Pacers' Challenge is a Big One
by Mark Montieth | email@example.com
May 31, 2013, 7:15 PM
Editor's Note: Have a Pacers-related question for Mark? Want to be featured in his mailbag column? Send your questions to Mark on twitter at @MarkMontieth or by email at firstname.lastname@example.org.
MIAMI – Miami markets its Big Three, and the Pacers try to rely on a Big Five, as Paul George puts it. Still, the Eastern Conference finals has been dominated by the Big One.
LeBron James doesn't just have his fingerprints all over the series between the Pacers and Heat, he has his hands wrapped around its neck. Several factors have gone into determining the outcome of the five games played so far, primarily guard play, but the bottom line remains James. When he decides to squeeze, the Pacers, like all other teams, gasp for air.
The Pacers can't stop James, and they can barely hope to contain him, as was proven Thursday night, when he scored 16 points and assisted on nine other points in the game-breaking third quarter. Miami's 32-year-old forward Udonis Haslem should have left a tip in James' locker for setting him up for 10 easy points in the period, directly and indirectly. James finished the game with 30 points, and left the impression that happened to be the total he felt like getting.
Early Friday afternoon, Pacers coach Frank Vogel stood with his back to the wall in the lobby of the JW Marriott in Miami and talked with a small group of reporters before he boarded the team bus for the airport. James, naturally, was a favorite topic of questioning, as he has been throughout the series that resumes in Indianapolis on Saturday.
“You have to tip your hat,” Vogel said. “LeBron posed his will offensively but really rallied the troops on the defensive end as well. We definitely have some cleanups and some things we know we can do better, and our intent is to do that in Game 6.”
And what can a team do better to deal with LeBron James?
“We've got to keep him in front of us,” Vogel said. “Got to take his air space away. It's a tough task, but we're capable of it.”
The problem for the Pacers at the moment is that James plays in rarefied air that no other player in the world can occupy at the moment. The even greater problem is that James seems willing to forget all that nonsense of trying to fit in with the other Big Three members and the role players and start dominating games. It was puzzling in the earlier games of the series to watch him be so dedicated to team play when Miami's best hope of getting where it wants to go clearly is for his teammates to sit in the back seat and say “Home, James.” They can get out and push a little, but he has to be in the driver's seat at all times.
The Pacers led Thursday's game by four points at halftime, despite missing six shots around the basket and not bringing the intensity they had shown in their Game 4 victory. They could draw optimism from the fact they knew they could play much better, but the Heat could, too. James, for one, had seen enough.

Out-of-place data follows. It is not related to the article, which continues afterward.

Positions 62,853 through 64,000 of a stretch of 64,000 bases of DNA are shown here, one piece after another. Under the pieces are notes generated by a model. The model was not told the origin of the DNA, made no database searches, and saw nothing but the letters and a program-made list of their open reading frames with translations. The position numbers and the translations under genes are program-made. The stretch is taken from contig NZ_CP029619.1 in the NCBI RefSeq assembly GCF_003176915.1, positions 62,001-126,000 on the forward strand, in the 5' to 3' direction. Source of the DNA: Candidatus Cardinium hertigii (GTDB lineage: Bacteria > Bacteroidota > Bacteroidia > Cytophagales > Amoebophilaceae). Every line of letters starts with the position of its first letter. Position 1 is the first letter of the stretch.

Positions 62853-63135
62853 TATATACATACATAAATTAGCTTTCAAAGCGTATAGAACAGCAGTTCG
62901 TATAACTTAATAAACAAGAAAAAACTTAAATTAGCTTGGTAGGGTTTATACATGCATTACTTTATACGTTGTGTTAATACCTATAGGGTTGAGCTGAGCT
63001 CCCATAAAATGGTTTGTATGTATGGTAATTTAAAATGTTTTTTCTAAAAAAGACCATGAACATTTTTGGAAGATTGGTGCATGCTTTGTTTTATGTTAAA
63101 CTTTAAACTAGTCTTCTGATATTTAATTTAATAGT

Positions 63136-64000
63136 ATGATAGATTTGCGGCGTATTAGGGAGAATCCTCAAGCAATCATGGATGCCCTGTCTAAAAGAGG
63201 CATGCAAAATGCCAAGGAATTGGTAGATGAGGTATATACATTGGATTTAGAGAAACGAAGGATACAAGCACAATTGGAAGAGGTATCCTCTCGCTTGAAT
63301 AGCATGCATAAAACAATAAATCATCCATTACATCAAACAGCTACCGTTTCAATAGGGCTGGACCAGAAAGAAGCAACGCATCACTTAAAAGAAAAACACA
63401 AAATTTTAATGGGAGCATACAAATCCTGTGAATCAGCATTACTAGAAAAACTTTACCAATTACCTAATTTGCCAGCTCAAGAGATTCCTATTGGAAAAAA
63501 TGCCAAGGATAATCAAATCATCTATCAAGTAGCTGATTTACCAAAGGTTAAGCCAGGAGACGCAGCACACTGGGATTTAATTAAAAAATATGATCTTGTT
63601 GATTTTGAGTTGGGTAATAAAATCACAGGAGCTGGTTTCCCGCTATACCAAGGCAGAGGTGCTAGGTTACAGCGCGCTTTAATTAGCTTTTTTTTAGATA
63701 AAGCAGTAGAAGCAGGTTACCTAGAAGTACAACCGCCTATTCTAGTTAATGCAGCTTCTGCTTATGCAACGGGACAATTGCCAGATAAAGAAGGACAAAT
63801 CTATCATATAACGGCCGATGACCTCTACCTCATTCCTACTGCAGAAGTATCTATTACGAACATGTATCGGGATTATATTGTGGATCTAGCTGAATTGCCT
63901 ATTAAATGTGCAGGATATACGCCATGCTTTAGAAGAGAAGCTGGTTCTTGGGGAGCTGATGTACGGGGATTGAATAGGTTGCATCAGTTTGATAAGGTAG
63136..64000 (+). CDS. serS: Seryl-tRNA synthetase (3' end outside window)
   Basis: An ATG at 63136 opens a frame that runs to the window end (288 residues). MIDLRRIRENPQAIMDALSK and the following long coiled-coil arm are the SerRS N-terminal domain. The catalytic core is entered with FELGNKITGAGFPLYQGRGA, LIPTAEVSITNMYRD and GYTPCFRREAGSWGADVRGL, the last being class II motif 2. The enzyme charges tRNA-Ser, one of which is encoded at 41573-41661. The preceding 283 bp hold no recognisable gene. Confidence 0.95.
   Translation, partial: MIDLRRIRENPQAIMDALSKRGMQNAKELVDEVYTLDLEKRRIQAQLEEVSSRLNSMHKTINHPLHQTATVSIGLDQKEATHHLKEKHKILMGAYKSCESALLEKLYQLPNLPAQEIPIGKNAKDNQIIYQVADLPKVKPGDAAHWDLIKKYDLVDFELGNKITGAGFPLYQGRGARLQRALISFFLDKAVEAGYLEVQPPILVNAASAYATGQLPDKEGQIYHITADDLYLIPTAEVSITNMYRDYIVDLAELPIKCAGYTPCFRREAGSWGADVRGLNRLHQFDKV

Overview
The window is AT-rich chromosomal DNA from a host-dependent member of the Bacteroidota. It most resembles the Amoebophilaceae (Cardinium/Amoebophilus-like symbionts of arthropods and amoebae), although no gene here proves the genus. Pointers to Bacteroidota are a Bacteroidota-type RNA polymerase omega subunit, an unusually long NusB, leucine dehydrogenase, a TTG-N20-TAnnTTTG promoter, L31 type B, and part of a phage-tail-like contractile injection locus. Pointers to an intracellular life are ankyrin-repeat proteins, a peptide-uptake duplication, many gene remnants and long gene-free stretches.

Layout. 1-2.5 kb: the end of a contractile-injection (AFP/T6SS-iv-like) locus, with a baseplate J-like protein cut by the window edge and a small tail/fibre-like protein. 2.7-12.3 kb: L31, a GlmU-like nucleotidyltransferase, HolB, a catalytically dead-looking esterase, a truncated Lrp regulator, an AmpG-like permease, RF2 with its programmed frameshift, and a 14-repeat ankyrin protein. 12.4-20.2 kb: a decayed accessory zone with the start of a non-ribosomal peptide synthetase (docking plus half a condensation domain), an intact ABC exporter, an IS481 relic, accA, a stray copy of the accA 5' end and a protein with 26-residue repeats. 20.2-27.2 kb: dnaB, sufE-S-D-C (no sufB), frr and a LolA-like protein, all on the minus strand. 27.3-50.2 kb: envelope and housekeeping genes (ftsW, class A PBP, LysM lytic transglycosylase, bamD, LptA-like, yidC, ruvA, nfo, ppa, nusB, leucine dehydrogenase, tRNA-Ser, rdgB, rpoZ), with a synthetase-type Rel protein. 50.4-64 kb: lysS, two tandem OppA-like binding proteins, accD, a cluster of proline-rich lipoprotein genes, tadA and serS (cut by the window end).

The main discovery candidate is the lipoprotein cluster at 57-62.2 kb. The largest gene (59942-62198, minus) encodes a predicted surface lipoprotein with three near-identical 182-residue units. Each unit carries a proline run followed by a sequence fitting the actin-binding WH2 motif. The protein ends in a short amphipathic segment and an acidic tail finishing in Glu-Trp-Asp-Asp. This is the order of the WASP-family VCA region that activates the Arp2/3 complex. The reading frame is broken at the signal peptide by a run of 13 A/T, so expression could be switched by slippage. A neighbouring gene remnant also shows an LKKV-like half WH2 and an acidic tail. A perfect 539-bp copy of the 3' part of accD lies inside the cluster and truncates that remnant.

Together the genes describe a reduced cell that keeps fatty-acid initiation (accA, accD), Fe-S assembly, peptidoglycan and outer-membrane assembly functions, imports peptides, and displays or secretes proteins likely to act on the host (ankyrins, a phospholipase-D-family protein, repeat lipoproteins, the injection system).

With his teammates standing around him in front of Miami's bench before the third quarter began, James pounded his right fist into his left palm five times while shouting some form of exhortation. Juwan Howard, the 40-year-old team member who doesn't dress for the playoffs, had delivered an emotional lecture in the halftime locker room, punctuated by the throwing of items, but James was the one in position to take action in the game.
He has to, because the other members of the Big Three, Dwyane Wade and Chris Bosh, aren't holding up their sides of the triangle. They are still good players, but they are not special players. Wade is averaging 15.4 points, scoring mostly off easy shots that come his way within the offense. His body seems to be breaking down, and he plays mostly off instinct now. He doesn't need to be guarded on the perimeter, because he's missed the only three-point shot he's taken. Bosh, Miami's starting center, averages 12.6 points, which is all it needs from him, but just 3.6 rebounds, which is much less than it needs from him. Bosh has just two more rebounds in the series than backup guard Ray Allen, who has played 45 less minutes less. Bosh also has proven he can't defend Pacers center Roy Hibbert without the assistance of a double-team.
The Pacers' frontline is superior to Miami's, even with James, and their guards have outplayed Miami's in their two victories in the series. So it is left to James to become more selfish and take matters into his own fist-pounded hands.
It's not a new job descripton. He did it for seven seasons in Cleveland.
“I kind of just went back to my Cleveland days (in the third quarter) and just said, Hey, let's try to make more plays and be more of a scoring threat as well, and just try to figure out a way that I can – I don't know, just see if the guys would follow me, and just lead them the best way I could,” he said after Thursday's game.
“I was just in attack mode in the third quarter.”
His teammates fed off his mode, feeding off his scraps on the offensive end and banding together to limit the Pacers to 3-of-14 shooting on the defensive end. Like chastened schoolkids, they felt as if James was giving them no choice but to play along.
“With LeBron, it's not what he says all the time, it's just the look he gives,” Haslem said after the game. “That look I saw tonight is the same look I saw last year in Boston when our backs were against the wall (in the conference finals). Once he has that look, we have to keep up with him.”
The Pacers left Miami on Saturday still convinced they can win Game 6, and the series. They have outplayed the Heat often enough in the series, even in the three games they lost, to deserve that belief. But they can't lose again. Miami hasn't lost two games in a row since Jan. 8 and 10, when it lost at Indiana and Portland. Now the Pacers must beat Miami twice in a row all by themselves, with one of those games coming in Miami.
It's one big challenge.